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[Course Listings]

GEOLOGICAL SCIENCES (GEO)

Professor Harold H. Stowell, Chairperson
Office: 202 Bevill Building

GEO 101 Introduction to Geology I. Four hours.

Three lectures and one laboratory. Study of the earth including materials, internal and external processes, deformational events, and plate tectonics. Offered in the fall, spring, and summer semesters.

GEO 102 Introduction to Geology II. Four hours.

Prerequisite: GEO 101.

Three lectures and one laboratory. Survey of earth's history including origin of the earth, plate tectonics and evolution of the continents and ocean basins, and the development of life. Offered in the fall, spring, and summer semesters.

GEO 202 Environmental Geology. Four hours.

Prerequisite: GEO 101.

Three lectures and one laboratory. Examination of the environmental impact of geologic hazards, and discussion of topics such as earth resources, waste disposal, and pollution. Includes four field trips to sites of environmental interest. Offered in the spring semester.

GEO 210 Mineralogy. Three hours.

Prerequisites: GEO 101 and CH 101.

Two lectures and one laboratory. Introduction to crystallography, crystal chemistry, techniques of mineral identification, and descriptive mineralogy. Offered in the fall semester.

GEO 215 Optical Mineralogy. Two hours.

Prerequisite or corequisite: GEO 210.

One lecture and one laboratory. Determinative techniques and principles of optical properties of minerals. Offered in the fall semester.

GEO 304 Marine Geology (same as MS 304). Four hours.

Prerequisite: GEO 101.

GEO 314 Igneous and Metamorphic Petrology. Four hours.

Prerequisites: GEO 210 and GEO 215.

Three lectures and one laboratory. Megascopic and microscopic study of igneous and metamorphic rocks, with emphasis on identification, classification, genesis, and relationships to tectonism. Offered in the spring semester.

GEO 320 Freshwater Studies (same as BSC 320 and GY 320). Four hours.

Prerequisites: BSC 114:115, GEO 101, or GY 101.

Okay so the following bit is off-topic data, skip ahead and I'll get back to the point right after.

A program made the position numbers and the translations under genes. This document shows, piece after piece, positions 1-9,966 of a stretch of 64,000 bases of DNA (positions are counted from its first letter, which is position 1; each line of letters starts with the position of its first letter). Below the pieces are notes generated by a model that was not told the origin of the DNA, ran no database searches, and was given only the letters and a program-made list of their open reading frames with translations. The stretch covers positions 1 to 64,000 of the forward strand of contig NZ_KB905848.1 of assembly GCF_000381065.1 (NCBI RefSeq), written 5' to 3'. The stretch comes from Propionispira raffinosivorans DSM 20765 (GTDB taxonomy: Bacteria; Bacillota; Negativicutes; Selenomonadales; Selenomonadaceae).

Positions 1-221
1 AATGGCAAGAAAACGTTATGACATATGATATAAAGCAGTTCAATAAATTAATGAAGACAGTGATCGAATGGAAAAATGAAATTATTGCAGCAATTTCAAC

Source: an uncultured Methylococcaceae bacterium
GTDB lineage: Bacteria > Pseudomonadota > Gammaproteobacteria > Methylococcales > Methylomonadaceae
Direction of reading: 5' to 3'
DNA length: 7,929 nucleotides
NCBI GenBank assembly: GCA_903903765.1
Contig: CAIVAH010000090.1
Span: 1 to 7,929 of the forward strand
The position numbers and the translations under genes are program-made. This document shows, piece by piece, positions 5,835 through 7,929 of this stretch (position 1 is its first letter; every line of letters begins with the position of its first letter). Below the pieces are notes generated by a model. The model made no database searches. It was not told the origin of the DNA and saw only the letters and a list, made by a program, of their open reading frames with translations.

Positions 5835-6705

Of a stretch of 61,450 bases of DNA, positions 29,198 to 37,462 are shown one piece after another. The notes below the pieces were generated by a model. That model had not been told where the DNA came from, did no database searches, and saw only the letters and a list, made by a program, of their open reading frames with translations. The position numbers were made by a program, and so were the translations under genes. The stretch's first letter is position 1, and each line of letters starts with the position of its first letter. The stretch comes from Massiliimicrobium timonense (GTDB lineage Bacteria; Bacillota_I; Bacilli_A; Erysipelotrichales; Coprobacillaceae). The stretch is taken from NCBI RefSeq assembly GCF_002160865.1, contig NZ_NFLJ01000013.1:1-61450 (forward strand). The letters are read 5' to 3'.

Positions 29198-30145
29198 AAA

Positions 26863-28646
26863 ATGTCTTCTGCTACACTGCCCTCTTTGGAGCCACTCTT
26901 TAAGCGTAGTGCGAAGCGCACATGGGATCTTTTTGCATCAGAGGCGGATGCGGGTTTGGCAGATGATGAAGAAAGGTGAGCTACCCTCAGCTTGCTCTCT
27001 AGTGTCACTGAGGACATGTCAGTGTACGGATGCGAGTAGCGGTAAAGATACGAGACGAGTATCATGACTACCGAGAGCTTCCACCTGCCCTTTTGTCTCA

GEO 355 Invertebrate Paleontology. Three hours.

Prerequisite: GEO 102 or BSC 376.

Two lectures and one laboratory. Study of the taxonomy and morphology of major invertebrate fossil groups. Offered in the spring semester.

GEO 363 Geomorphology. Three hours.

Prerequisite: GEO 101.

Two lectures and one laboratory. Study of landforms with emphasis on the basic geomorphic processes that contribute to their origin. Offered in the fall semester.

GEO 365 Structural Geology. Three hours.

Prerequisites: GEO 101 and PH 101; a working knowledge of trigonometry is assumed.

Two lectures and one laboratory. An introductory study of the deformation of rocks, including mechanical principles, description and identification of folds and faults, map interpretation, and regional tectonics. Offered in the fall semester.

GEO 367 Stratigraphy and Sedimentology. Four hours.

Prerequisites: GEO 102, GEO 210, GEO 215, and GEO 365.

Three lectures and one laboratory. Study of the principles involved in the description and classification of sedimentary rocks and stratigraphic units, with emphasis on sedimentary processes and depositional environments. Offered in the spring semester.

GEO 369 Introduction to Geophysics. Three hours.

Prerequisites: GEO 101, PH 102, and MATH 125 or equivalent.

Introduction to the major fields of exploration geophysics such as seismology, isostasy, heat flow, gravity and magnetic prospecting, and electrical methods. The course includes both principles and applications to petroleum, mining, and environmental problems. Offered in the fall semester.

GEO 399 Undergraduate Research in Geology. One to three hours.

A maximum of three hours can be applied toward the major in geology. Approval of the department chairperson is required prior to registration. Offered according to demand.

GEO 400 Recent Marine Sedimentation. Four hours.

Prerequisites: GEO 101 and GEO 102.

Survey of recent marine processes and depositional environments with emphasis on clastic environments of the Gulf Coast. Offered according to demand during the summer session only.

GEO 406 Hydrogeology. Three hours.

Prerequisites: GEO 367, CH 101, and MATH 126; or permission of the instructor.

Introduction to the theory of groundwater flow, groundwater exploration, water quality, and groundwater contamination. Offered in the fall semester.

GEO 409 Hydrogeology Field Methods. Two hours.

Prerequisite: GEO 406.